Slovenia considers deep borehole disposal

31 August 2021

US nuclear waste disposal company Deep Isolation has been awarded a contract to conduct a borehole feasibility study for ARAO, Slovenia's radioactive waste management organisation. The study will examine whether a deep borehole repository could dispose of used fuel from Slovenia's TRIGA II research reactor at the Josef Stefan Institute in Ljubljana.

Slovenia's TRIGA II reactor platform (Image: Jožef Stefan Institute)

The 1960s-era reactor - one of 66 of its kind worldwide - produces radioactive isotopes for medical research and for training. It is scheduled to be shut down in 2043.

Under the contract with ARAO, the value of which has not been disclosed, Deep Isolation will evaluate data about the reactor's used fuel; provide cost estimates for a borehole in granite and shale; and provide a timeline.

"We are very interested in the potential for deep boreholes to provide a safe disposal solution for Slovenia's spent nuclear fuel at a lower cost than in a mined repository," said ARAO Head of Planning and Development Leon Kegel. "We are already studying this at the Krško nuclear plant as part of a separate project with Deep Isolation and other ERDO [European Repository Development Organisation Working Group] members. The TRIGA II project gives ARAO the opportunity to evaluate the potential for Slovenia's research reactor fuel."

Deep Isolation noted it has completed other deep borehole disposal (DBD) feasibility studies for advanced nuclear projects, including for the USA's Electric Power Research Institute and Estonia's Fermi Energia.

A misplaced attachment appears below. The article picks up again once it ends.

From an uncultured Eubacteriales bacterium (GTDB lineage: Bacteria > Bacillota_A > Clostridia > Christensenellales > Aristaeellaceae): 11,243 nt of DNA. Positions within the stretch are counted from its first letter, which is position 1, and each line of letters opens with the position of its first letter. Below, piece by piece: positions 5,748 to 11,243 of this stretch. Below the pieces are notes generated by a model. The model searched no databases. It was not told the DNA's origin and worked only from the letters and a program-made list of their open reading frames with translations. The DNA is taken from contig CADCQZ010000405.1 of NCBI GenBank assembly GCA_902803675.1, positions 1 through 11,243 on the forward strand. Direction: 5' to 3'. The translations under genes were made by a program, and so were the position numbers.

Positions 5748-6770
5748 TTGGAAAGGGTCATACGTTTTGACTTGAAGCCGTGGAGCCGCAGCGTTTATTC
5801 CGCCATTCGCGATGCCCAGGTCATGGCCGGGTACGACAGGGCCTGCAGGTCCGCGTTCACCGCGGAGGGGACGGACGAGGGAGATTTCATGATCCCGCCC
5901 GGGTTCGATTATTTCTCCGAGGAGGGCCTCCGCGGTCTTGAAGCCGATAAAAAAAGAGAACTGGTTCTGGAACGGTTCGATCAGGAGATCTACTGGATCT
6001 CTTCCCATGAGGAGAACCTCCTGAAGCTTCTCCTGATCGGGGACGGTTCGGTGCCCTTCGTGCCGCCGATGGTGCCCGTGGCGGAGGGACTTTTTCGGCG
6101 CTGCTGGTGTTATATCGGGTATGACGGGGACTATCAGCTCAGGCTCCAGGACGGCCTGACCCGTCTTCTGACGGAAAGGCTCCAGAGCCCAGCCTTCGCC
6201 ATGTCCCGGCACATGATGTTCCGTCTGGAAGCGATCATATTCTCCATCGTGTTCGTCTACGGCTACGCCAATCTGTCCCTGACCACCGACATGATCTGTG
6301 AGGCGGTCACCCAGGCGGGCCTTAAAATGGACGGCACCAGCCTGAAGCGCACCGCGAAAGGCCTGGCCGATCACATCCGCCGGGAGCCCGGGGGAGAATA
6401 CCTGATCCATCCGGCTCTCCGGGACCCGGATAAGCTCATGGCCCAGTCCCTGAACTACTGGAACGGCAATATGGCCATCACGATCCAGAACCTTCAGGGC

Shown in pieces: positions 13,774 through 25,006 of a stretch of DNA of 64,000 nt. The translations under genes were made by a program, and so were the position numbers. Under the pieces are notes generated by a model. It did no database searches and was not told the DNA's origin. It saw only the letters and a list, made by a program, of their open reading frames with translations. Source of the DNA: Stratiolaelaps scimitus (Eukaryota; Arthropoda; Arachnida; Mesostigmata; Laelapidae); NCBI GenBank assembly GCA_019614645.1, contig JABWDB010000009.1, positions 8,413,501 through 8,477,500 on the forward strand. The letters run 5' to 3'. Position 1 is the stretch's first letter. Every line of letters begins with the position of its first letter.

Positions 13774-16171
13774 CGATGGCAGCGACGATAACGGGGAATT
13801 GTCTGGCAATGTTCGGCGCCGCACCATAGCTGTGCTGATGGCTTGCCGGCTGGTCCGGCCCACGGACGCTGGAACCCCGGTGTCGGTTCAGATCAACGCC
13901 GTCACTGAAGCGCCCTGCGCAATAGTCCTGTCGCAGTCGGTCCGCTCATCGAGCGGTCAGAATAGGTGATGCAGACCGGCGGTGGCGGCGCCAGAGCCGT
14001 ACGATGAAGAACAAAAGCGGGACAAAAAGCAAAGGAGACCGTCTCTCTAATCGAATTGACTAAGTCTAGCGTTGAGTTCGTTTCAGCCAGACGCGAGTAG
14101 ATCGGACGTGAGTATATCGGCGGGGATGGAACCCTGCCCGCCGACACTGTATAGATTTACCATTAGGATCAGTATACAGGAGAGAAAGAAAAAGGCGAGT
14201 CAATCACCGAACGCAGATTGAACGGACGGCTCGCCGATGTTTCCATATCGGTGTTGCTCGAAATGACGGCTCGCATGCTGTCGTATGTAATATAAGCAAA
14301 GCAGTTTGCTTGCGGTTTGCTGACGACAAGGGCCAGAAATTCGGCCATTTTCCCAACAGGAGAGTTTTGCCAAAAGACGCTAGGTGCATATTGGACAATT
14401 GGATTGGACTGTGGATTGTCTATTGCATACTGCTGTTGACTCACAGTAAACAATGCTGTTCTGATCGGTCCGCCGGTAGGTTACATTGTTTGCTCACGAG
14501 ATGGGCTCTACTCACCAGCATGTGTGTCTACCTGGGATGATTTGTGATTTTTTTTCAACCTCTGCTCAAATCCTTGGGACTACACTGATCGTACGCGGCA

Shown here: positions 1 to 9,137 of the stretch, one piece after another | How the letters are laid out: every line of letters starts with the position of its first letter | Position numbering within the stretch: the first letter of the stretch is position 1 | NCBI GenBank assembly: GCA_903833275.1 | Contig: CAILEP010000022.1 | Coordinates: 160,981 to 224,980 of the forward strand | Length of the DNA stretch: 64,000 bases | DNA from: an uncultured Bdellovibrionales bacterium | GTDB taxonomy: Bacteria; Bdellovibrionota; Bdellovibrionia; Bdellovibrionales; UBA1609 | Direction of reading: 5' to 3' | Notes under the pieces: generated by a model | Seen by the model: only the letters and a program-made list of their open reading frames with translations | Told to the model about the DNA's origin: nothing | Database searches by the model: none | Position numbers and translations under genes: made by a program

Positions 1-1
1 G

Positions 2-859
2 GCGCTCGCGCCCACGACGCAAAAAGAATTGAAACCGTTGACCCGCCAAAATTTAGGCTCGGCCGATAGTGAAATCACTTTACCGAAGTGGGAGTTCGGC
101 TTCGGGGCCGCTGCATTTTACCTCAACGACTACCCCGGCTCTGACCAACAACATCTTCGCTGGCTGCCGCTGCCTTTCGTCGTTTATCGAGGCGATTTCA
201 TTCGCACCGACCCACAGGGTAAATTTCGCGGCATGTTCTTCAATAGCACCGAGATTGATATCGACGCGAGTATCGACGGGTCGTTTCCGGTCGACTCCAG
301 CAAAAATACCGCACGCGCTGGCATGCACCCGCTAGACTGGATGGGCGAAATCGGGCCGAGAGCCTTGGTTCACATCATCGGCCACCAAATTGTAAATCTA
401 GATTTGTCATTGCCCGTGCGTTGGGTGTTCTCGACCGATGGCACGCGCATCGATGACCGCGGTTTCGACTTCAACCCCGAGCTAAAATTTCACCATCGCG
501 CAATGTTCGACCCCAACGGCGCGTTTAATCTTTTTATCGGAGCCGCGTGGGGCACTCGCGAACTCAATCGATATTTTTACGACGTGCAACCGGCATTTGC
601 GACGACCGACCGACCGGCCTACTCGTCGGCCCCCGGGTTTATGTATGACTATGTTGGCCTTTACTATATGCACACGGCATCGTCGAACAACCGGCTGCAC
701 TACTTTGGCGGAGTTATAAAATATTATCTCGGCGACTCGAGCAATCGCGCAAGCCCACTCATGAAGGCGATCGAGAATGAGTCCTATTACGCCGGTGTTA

"Research reactor fuel is an interesting market for Deep Isolation, and waste disposal is still an unsolved problem," said Chris Parker, managing director of Deep Isolation EMEA Ltd. "More countries have research reactors than full-scale power plants. Slovenia is an early adopter in this market, and we expect that the work will show that DBD is a cost-effective solution."

Berkeley, California-based Deep Isolation's solution for the management of used nuclear fuel and high-level radioactive waste involves emplacing it in corrosion-resistant canisters placed in deep horizontal drillholes. The technology uses existing directional drilling technology. The waste can be retrieved during a determined timeframe or permanently secured. In 2019, Deep Isolation publicly demonstrated its concept when it successfully placed and then retrieved a prototype nuclear waste canister hundreds of metres underground via a borehole.

Researched and written by World Nuclear News